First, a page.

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Lab members

Diao Laboratory

Our Research Focus

Membrane Biophysics (Single-vesicle study of SNARE-mediated membrane fusion)

Single-molecule analysis of protein conformational change in membrane environment (membrane property change induced by protein)

Nanotechnology (nanoparticle structures for biomedical detection)

A main area of research is studying the physiological function of alpha-synuclein, a protein, and the damage it causes when there are mutations, or misfolds, in it. Findings from the interruptions in signaling from the protein’s synapse, a structure that allows a nerve cell to pass an electrical or chemical signal, to the nucleus plays a major role in the development of Parkinson’s and Alzheimer’s disease.

Another research focus is the development of a single-molecule technology to help with earlier detection of cancer. This technology has the ability to look closely at the cells and components of DNA and find epigenetic modifications that could lead to the development of cancer. The molecules in DNA are labeled via a chemical process involving fluorescence and then each molecule is looked at to determine the modifications within them that could cause cancer development. Currently, samples from brain, lung, and breast cancer patients are being collected to specifically examine modifications in the DNA of these cancer types. Eventually, this technology may be used to look for modifications in RNA molecules.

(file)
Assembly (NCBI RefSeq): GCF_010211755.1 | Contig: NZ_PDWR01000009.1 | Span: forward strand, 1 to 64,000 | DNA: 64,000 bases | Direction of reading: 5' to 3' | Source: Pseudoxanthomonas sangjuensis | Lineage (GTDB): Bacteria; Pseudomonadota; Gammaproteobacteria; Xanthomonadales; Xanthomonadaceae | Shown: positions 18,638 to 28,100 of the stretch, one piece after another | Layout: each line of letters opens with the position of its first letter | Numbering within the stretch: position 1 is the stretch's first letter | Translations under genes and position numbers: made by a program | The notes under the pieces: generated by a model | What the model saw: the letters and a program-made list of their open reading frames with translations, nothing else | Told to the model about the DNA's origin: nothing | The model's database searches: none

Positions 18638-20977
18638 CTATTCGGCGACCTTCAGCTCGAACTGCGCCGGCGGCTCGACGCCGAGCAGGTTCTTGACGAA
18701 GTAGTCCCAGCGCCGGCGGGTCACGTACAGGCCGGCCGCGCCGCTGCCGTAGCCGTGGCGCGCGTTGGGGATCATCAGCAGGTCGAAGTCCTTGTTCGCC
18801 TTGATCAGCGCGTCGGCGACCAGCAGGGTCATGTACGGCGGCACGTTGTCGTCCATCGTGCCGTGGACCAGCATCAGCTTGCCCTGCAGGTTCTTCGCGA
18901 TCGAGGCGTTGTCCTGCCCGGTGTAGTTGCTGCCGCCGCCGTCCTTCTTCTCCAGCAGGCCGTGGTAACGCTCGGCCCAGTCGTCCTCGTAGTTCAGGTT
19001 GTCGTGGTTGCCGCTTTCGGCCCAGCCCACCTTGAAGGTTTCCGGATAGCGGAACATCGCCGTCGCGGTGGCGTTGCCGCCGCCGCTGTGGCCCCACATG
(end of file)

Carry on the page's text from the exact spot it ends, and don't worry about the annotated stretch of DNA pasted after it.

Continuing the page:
Other research projects involve the detection of antigens on cancer cells and the use of antibody-based drugs as therapies, and more specifically the use of a nano-based technology to detect specific cancer antigens.


  1. Nanoparticle structures for biomedical detection.


  1. Physiological roles of proteins related to neurodegeneration.
  2. Epigenetic modifications of cell-free DNAs.


  1. Single-vesicle study of SNARE-mediated membrane fusion.
  2. Single-molecule analysis of membrane/protein dynamics.
  3. Single-particle detection of protein oligomerization.
  4. Membrane dynamics involved in autophagy.
  5. Advanced single-molecule technique.
  6. Molecular dynamics simulation of biomembrane.
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Department of
Cancer Biology

Vontz Center for Molecular Studies
3125 Eden Avenue
PO Box 670521
Cincinnati, OH 45267-0521

Mail Location: 0521
Phone: 513-558-5323
Fax: 513-558-1190